- is adapted for fabrication .in various types of -In Fig. 3 I show the same type of rivet as that head forms, such as flat-head, oval-head and the indicated in Fig. 2 but I add a sleeve 24 which 35 like. fits between the bore 14 and pin II. This sleeve Specifically, the invention includes several alis shorter than the bore [4 but is of sufficient ternative arrangements which may be better unlength to reach from the thickened end portion derstood by reading the annexed detailed descrip- 25 of the rivet shank to the top face 26' of the tion in connection with the drawing in which: head I 2. As the rivet is squeezed, a slight ex- 40 Fig. 1 is a side elevation of metal plates showtrusion of. the material thereof binds the sleeve ing the mode of driving the rivets of the inven- I 24 firmly into the rivet and by virtue of the crosstion; sectional area of the sleeve 24 the strength of 'Fig. 2 is a section through-a pair of metal the riveted joint is improved with respect to plates showing one embodiment of the rivet in shear between the plates l0 and H. Since it is 45 its position of primary insertion and in its uiticontemplated that these rivets be made of relamate form, respectively; I tively soft -material in order to properly'form Fig. 3- is a section through a pair of metal the bulbs 23 the wall 16 must be quite thin. Ac-
sheets showing the rivet of Fig. 2 augmented by cordingly, the rivet without the sleeve 24 is not a. shear sleeve by which the strength of the rivets very strong in shear but by the addition of the is increased; and sleeve, which may be of harder and stronger ma- Figs. 4, 5, and 6 are sections through metal terial, the strength of the joint is substantially plates showing alternative forms of rivets. increased. It will be seen that the hollow through Referring first to Fig. 2I show overlying metal which the pin is withdrawn lightens the rivet plates l0 and II suitably drilled for attachment considerably and it will also be noted that there 55 are no redundant protrusions annexed to the rivet after the rivet is driven as in the case of certain one side rivets of the prior art.
In Fig. 4 I show an adaptation of the rivet wherein the head is fiat, the rivet being arranged for use in connectionwith countersunk plates. The stem I1 is slightly tapered as at 28 and the head 29 is not adapted to shear on as in the prior embodiment. When driven by the same sort of tool as shown in Fig. 1, thetapered portion of the stem expands the rivet shank and sleeve '24 while the shank is being bulbed so that the driven rivet has the effect of being a solid rivet. of great strength and having watertight or airtight characteristics. The tapered portion 28 of the rivet stem may be provided with an annular groove 30 into which a portion of the thickened end wall of the rivet may extrude when the rivet is driven to firmly lock the tapered portion of the pin |1' into the shank l3, preventing possible displacement of the pin when the joint is completed. After the rivet has been driven, the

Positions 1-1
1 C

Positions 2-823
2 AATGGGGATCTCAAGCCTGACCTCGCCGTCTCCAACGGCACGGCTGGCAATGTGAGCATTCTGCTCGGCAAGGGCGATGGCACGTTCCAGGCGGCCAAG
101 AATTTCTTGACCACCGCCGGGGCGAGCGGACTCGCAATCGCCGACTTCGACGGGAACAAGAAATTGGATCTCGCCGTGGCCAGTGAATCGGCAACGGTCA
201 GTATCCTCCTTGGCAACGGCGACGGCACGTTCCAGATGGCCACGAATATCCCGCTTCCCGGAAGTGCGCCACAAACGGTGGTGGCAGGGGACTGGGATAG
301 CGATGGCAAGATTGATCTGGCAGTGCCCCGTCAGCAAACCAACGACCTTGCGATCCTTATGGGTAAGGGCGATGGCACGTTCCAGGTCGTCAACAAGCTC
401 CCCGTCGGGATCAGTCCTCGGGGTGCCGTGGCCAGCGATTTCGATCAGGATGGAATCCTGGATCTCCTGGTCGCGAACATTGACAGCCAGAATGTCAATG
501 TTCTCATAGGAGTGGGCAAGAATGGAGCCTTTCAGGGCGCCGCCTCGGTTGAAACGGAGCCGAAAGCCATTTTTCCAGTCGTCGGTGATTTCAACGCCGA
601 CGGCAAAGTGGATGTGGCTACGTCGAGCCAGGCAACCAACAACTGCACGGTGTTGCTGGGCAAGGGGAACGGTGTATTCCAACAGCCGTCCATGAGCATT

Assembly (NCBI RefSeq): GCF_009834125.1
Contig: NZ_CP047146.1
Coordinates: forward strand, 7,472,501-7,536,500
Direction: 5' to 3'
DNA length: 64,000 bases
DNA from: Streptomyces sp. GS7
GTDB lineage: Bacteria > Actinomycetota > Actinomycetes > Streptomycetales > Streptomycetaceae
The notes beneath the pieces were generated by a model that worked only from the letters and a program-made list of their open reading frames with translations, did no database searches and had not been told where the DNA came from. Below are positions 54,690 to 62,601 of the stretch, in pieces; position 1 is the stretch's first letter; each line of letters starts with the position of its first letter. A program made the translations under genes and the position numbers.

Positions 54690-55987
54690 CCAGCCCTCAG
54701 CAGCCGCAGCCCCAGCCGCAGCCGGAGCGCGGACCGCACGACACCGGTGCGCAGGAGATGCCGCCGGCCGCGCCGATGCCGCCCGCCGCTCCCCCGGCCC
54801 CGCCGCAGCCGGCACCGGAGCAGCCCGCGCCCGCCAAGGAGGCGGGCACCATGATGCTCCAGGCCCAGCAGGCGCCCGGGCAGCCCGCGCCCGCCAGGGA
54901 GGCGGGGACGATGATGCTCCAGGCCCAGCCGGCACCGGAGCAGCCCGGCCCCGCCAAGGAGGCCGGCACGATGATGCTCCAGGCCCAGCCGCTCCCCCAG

protruding portion of the pin may be clipped-- oif and dressed flush with the surface of the rivet head and metal plates.
In Fig. 5 I show an alternate form of drivin pin 32 provided with an integral rigid driving head 33 by which the shank I3 is bulbed by the application of the driving tool. The diameter of the head 33 will'be substantially the same as that of the bore l4, so that, after the shank is bulbed, continued application of driving pressure will cause the head 33 to shear a part of the thickened head 25, permitting the driving pin to be pulled clear of the riveted joint, the head 33 carrying with it a small washer 34 which previously was integral with the rivet end 25. The rivet, when driven, will have substantially the same strength and characteristics as that shown in Fig. 2 but this mode of rivet driving will obviously not permit of the use of a reenforcing sleeve such as that shown at 24 of Fig. 3.